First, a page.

Dr. Reed enjoys participating in many sports as time allows: kung fu, inline skating, skiing, hiking, yoga and weight training. He enjoys studying their associated medical disciplines: sports medicine, anti-aging medicine and mind/body medicine. He enjoys reading nonfiction, particularly regarding metaphysics and science.

Academic and Professional Accomplishments

Education:

  • Tulane University, BS 1969
  • Tulane University School of Medicine, MD 1973
  • Internship and Residency, Surgical Pathology, Stanford University School of Medicine 1973-1975.
  • Residency, Clinical Pathology, University of California, San Diego 1975-1976
  • Board Certification:
  • American Board of Emergency Medicine
  • American Board of Hair Restoration Surgery

Societies and Organizations:

  • Emergency Medical System’s Base Station Physician Coordinator for Paradise Valley Hospital, San Diego, CA 1984-5.
  • Executive Committee representing primary care, Primary Care Physicians Medical Group, (an IPA), 1994.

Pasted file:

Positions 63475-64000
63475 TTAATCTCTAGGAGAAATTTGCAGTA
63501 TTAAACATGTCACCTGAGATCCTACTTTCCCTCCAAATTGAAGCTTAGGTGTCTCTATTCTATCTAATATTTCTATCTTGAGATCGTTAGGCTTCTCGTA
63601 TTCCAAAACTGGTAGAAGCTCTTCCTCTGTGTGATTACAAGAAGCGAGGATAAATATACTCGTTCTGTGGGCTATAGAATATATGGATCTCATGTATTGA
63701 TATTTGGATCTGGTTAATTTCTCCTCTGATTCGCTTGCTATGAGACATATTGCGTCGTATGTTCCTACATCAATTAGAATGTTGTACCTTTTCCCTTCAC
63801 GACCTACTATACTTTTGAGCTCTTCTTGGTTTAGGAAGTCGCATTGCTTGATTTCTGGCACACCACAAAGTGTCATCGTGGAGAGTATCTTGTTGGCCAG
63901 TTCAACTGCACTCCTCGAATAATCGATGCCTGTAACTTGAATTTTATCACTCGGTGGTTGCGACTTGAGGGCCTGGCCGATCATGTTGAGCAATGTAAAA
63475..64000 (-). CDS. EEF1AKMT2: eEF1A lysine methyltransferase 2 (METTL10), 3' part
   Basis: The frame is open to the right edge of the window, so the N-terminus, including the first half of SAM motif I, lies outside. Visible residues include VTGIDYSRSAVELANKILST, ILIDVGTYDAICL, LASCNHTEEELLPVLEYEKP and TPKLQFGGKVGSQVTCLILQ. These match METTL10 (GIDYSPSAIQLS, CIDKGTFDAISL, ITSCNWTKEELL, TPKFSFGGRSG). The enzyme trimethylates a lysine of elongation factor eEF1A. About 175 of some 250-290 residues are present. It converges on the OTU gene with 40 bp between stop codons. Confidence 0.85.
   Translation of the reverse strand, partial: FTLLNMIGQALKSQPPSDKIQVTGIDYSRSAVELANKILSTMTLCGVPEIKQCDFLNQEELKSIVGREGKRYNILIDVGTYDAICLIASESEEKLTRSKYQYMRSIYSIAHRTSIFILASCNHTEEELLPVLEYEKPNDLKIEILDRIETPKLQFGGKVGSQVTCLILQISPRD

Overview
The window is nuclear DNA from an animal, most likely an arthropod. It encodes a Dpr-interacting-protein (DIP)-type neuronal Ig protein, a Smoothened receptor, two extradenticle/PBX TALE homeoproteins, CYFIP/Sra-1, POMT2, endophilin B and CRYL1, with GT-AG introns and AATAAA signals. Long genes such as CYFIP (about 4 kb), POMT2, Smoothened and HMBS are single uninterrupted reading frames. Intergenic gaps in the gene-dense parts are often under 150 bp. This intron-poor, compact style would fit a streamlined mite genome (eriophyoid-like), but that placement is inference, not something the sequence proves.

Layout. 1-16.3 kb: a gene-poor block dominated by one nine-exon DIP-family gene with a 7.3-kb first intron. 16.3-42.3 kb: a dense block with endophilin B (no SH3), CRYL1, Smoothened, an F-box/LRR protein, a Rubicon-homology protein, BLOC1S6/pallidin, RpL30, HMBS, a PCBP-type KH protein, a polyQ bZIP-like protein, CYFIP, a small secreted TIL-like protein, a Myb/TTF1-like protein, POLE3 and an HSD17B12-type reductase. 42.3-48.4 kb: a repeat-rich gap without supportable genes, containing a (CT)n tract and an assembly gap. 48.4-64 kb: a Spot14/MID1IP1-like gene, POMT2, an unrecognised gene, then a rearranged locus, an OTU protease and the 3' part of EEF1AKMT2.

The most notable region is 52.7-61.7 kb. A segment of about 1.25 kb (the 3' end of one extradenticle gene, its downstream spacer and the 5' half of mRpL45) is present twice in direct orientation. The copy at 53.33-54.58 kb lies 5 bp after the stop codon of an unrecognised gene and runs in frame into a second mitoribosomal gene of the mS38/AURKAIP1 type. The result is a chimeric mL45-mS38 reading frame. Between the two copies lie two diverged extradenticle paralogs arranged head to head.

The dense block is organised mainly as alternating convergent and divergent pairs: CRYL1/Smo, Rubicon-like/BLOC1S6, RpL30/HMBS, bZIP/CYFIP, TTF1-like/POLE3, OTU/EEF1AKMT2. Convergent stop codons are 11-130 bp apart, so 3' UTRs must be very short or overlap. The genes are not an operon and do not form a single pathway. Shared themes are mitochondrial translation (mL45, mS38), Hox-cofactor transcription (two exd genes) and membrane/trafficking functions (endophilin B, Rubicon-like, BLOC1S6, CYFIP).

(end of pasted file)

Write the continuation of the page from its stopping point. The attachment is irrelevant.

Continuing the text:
• Primary Care Advisory Committee, Sharp Community Medical Group (an IPA), 1994-5.
  • International Society of Hair Restoration Surgery (ISHRS)
  • Science and Education Committee
  • Pro Bono Committee.
  • American Society of Cosmetic Surgery, 1995-2005.
  • Chairperson for Workshops for Scientific Assembly, International Society of Hair Restoration Surgery, Las Vegas, 2007
  • Member, Committee for Continuing Medical Education, International Society of Hair Restoration Surgery, 2006-7

Awards and Recognitions:

Research, Publications and other Presentations:

  • Survival of hair follicles harvested by the multi-bladed knife. ISHRS Scientific Assembly, Washington, DC, 1998
  • Rethinking some cornerstones of hair transplantation. ISHRS Forum 1999;9(5):1
  • Survival of intact and intentionally transected follicles when transplanted as minigrafts. Presented at American Society of Dermatologic Surgery’s Scientific Assembly, Miami, FL, 1999.
  • Minigraft survival: implications for micro/minigrafting vs exclusively follicular unit grafting techniques, presented ISHRS Scientific Assembly, San Francisco, 1999.
  • Cell culture, the hair follicle and hair transplantation: fundamental concepts, presented at ISHRS Scientific Assembly, San Francisco, 1999.
  • A comparison study of density, hair shaft diameter and survival rates of follicular unit grafts produced by elliptical excision/microscopic dissection vs multi-bladed harvest/loupe dissection, presented at ISHRS Scientific Assembly, Kona, HI, 2000.
  • Intentional hair follicle transection: a forward step in the aesthetics of feathering the hairline? Presented at ISHRS Scientific Assembly, Kona, 2000.